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With the changing of the seasons in the northern hemisphere, attention will shift to winter weather safety. We’ll touch on that topic with plenty of information for the next several weeks. There are many other good stories to cover, so lets get started.
- Communicating scientific data to the general public is a daunting task…even for the most seasoned scientist who is used to dealing with public relations. How that information and data is conveyed is just as important as the content. “Five rules for evidence communication.”
- 2020 is a rough year for most of us no matter what your perspective is. To put it in a historical perspective makes a great deal of difference. Here’s a timely and thought provoking essay that does just that.
- Ignorance, whether with the pandemic or a tornado warning, isn’t bliss…or clever. “This Pandemic Must Be Seen.” If we could watch what’s really going on in hospitals, there would be no more complacency
- For some time astronomers have known that water once flowed on Mars. Here’s a look at evidence of a ‘megaflood’ that occurred on the planet.
- The Earth’s atmosphere hasn’t always been like the sky and weather that we see every day. In fact, at one point it may have more closely resembled the toxic and hot atmosphere on Venus.
- There’s a substantial amount of rebuilding to do after a devastating USA wildfire year. However… “Rebuilding After A Wildfire? Most States Don’t Require Fire-Resistant Materials.”
- Not even Earth’s highest mountain is free of this pestilence. “Microplastic pollution discovered near the top of Mount Everest.”
- Rising sea levels present a substantial danger along low lying coastal areas. According to new research, some areas as far as 50 miles inland are under great danger as well.
- Here’s a very sound concept with long term benefits if it comes to fruition. “We Need a National Institute of Climate Change & Health.” 2020 reinforced a very powerful lesson. If we don’t prepare for health disasters & manage them skillfully, informed by the best evidence, then people suffer & die needlessly.
- The 2020 Atlantic hurricane season is one that won’t be forgotten soon. So many records were broken that it’s hard to fathom just how active a year it was. Here’s a fantastic NOAA infographic looking at a remarkable year by the numbers.
WINTER WEATHER AND DISASTER PREPAREDNESS
The 2020 Atlantic hurricane season will officially end on 30 November 2020. This year will go down in the record books for having many elements of an extraordinary year. Now, across much of the northern hemisphere, attention turns to winter weather hazards. The same preparedness plans and supplies that are helpful for tropical cyclones are beneficial to have for winter weather. NOAA has a very nice Winter Weather Safety website to help you get ready with plenty of helpful tips and information you may need. NOAA also has an excellent publication that covers one of the most underrated weather hazards. (12 page PDF file)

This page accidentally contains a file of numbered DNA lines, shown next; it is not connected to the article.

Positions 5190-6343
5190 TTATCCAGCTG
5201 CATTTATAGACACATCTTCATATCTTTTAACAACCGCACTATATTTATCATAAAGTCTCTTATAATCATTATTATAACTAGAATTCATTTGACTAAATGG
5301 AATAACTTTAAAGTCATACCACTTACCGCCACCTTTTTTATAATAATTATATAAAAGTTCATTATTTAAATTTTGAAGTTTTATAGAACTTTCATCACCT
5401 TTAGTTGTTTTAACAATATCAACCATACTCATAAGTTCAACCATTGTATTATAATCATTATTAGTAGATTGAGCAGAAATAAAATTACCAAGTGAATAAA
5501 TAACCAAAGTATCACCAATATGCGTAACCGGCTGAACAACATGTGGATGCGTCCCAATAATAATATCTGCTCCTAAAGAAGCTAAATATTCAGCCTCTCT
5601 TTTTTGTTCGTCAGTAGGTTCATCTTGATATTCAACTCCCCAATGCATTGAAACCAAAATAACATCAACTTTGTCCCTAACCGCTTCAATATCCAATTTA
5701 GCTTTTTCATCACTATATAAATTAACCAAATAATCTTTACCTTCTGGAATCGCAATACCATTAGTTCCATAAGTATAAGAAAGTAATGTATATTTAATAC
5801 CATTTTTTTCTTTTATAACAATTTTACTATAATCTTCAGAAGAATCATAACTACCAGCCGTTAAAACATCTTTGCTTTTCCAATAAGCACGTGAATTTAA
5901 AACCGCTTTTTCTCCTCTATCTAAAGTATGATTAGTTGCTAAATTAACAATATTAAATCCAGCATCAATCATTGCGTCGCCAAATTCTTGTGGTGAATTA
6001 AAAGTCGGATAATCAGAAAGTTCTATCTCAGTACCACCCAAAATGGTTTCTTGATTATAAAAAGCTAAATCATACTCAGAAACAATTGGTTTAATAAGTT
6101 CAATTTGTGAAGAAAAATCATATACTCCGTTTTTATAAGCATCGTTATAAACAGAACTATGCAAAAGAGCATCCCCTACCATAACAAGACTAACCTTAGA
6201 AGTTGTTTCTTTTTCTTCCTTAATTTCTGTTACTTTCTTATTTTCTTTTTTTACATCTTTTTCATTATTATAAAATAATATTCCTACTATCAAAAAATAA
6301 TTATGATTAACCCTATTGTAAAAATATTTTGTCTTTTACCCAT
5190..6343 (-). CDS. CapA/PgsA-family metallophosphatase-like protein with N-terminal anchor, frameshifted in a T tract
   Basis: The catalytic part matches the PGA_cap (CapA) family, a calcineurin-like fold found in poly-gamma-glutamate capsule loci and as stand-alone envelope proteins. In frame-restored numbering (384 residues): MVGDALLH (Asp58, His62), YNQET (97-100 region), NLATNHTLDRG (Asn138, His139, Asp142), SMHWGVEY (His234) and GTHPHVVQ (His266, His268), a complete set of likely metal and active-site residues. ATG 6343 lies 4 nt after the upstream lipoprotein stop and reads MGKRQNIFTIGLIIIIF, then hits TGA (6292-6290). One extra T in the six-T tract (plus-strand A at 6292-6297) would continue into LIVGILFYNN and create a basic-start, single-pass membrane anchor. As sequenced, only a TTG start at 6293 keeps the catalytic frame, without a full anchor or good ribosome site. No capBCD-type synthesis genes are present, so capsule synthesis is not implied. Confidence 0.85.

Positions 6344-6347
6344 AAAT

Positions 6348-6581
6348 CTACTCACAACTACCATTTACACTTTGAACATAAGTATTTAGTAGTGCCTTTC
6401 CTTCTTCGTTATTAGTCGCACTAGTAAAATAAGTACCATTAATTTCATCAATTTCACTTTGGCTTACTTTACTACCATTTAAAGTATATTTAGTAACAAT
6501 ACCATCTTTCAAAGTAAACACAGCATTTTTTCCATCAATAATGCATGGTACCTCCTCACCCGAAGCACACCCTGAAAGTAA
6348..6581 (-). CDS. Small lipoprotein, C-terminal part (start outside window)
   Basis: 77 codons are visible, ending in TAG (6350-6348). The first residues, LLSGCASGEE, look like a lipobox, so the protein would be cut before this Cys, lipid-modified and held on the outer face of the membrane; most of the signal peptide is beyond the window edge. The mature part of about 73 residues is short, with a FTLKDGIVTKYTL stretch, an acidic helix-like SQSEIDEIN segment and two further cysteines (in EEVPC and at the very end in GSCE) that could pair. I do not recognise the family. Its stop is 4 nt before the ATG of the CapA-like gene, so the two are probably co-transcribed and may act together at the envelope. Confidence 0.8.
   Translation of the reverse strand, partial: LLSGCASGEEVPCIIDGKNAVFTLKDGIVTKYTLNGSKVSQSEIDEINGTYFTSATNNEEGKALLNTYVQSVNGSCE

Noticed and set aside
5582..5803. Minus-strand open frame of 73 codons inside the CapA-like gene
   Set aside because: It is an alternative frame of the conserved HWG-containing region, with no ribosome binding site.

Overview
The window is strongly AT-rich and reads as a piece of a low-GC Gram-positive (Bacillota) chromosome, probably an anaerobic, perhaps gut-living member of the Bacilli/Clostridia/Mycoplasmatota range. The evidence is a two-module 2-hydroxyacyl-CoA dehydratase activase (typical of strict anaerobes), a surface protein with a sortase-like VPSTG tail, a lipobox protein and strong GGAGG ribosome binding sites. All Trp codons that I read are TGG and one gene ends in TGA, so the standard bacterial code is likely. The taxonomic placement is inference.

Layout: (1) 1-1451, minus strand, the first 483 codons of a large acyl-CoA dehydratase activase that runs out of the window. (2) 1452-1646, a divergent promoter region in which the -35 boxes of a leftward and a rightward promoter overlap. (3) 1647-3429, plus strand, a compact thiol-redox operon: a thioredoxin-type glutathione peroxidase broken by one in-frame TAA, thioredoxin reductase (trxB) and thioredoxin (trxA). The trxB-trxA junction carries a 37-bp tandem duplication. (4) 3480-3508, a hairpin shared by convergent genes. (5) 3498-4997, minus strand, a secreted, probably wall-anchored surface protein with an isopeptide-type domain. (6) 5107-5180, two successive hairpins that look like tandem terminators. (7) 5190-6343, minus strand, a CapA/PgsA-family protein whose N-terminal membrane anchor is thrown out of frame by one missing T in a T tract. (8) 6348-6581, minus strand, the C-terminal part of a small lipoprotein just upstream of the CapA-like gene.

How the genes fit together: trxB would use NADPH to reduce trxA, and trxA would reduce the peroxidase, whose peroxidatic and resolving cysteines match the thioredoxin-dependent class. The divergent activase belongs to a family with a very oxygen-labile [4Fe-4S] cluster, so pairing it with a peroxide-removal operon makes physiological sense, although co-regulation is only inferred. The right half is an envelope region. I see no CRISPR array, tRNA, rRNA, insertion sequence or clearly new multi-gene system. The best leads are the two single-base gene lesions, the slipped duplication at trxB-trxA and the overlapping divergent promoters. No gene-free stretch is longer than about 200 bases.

This handy checklist from the American Red Cross will help you put together an emergency kit for a variety of weather scenarios. A kit like this is very helpful in a variety of other difficult scenarios from wildfires to blizzards to tornadoes and hurricanes.
Misinformation and disinformation is running rampant across social media platforms of all kinds as of late. I would be remiss to not remind folks to stick with trusted and reliable sources for your weather information. A NOAA weather radio is essential and should be as common in homes and workplaces as smoke detectors…regardless of where you live in the USA and its territories. Of course, broadcast meteorologists of your choice are often equipped with sources of important information that is specific to your locale. Here’s an excellent and concise video on spotting misinformation you might see online. Bottom line: use discretion very carefully and avoid hypesters, shills, and attention-seekers at all cost…and think before you click.
That’s a wrap for this post! I’d like to extend a warm welcome to my new followers in social media. I’m glad you’re along for the fun! If you’re on Twitter, Instagram, or Tumblr, let’s connect! As for the COVID-19 pandemic, sport a spiffy mask as often as you can, practice good hand-washing hygiene, mind your social distancing, stay safe, and stay healthy!
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